Back to our build, then. Following wiring and avionics, the main project was getting the windshield and skylight installed. We got a bit of a rough start with getting the three ribs “slightly bent” to fit the contour of the main wing airfoil. These ribs are the connecting structure for the windshield/skylight combination. There are three of them (one center and two side ribs) that start at the upper forward part of the steel-tube fuselage structure, where they attach by tabs. They extend aft through the windshield/skylight mating strip area to the aftmost part of the skylight.

The “bending” is tricky, involving many trips up and down ladders by both of us to make sure the ribs were bent just right. One thing that seemed odd to us was that the center rib did not go flush with the windshield toward the very front—a fact not mentioned anywhere in the instructions that we could find. There was no way to change the shape of the tip of the rib. Mike, of course, investigated. After talking to others on the RANS builder site and verifying with Randy Schlitter at RANS, we were satisfied that the center rib was contoured correctly and will not be flush with the windshield at the very front. The center rib is the only place where the acrylic windshield is actually drilled into, so we wanted this to be right.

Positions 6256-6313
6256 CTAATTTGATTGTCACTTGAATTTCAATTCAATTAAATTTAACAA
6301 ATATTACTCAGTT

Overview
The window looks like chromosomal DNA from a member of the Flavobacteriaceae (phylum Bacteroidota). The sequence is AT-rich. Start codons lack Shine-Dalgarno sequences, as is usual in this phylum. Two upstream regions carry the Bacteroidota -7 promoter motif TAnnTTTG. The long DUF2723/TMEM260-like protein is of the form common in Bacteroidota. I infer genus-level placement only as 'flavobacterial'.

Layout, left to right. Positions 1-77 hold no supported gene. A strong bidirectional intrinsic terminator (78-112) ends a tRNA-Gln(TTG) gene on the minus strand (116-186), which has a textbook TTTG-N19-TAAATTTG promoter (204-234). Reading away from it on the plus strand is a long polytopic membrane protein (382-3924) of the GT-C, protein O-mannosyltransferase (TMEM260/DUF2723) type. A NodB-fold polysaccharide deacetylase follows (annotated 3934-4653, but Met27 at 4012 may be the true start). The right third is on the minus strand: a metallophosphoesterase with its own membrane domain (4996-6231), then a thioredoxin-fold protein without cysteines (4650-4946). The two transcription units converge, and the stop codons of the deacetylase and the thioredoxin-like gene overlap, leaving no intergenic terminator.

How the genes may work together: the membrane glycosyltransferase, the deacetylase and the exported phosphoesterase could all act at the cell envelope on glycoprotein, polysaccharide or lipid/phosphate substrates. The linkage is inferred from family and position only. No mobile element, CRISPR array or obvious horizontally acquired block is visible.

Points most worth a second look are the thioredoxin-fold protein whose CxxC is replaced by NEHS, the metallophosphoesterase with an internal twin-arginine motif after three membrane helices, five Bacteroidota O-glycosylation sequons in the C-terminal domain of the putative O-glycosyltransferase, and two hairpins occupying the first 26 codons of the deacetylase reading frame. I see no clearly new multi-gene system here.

Mike is prepping the windshield with black paint around the edges to cut down the glare (left). Small details mean a lot in a finished airplane. Here’s the windshield and skylight combination Clecoed in place (right).

There are many iterations of drilling, deburring and trimming to fit at this stage, so you get used to going up and down the ladder! I found it helpful to have some boards to stand on inside the plane and actually be standing through the roof area to get to some of those hard-to-reach areas. I was amazed that the windshield is held in place with the glued-down windshield hold-down strip that wraps around the base of the windshield to the boot cowl, the spacer strips on the sides, the five screws that go into the center rib on the top and, finally, the mating strip to the skylight. We got all the fitting done but did not do the final gluing of the hold-down strip due to the fact that the special epoxy needed at least 60° F to cure properly. We also held off on riveting the side hold down strips and aft mating strip until after the weather warmed up, which allowed us to take the windshield off, set it aside and continue other projects while waiting for the weather to heat up.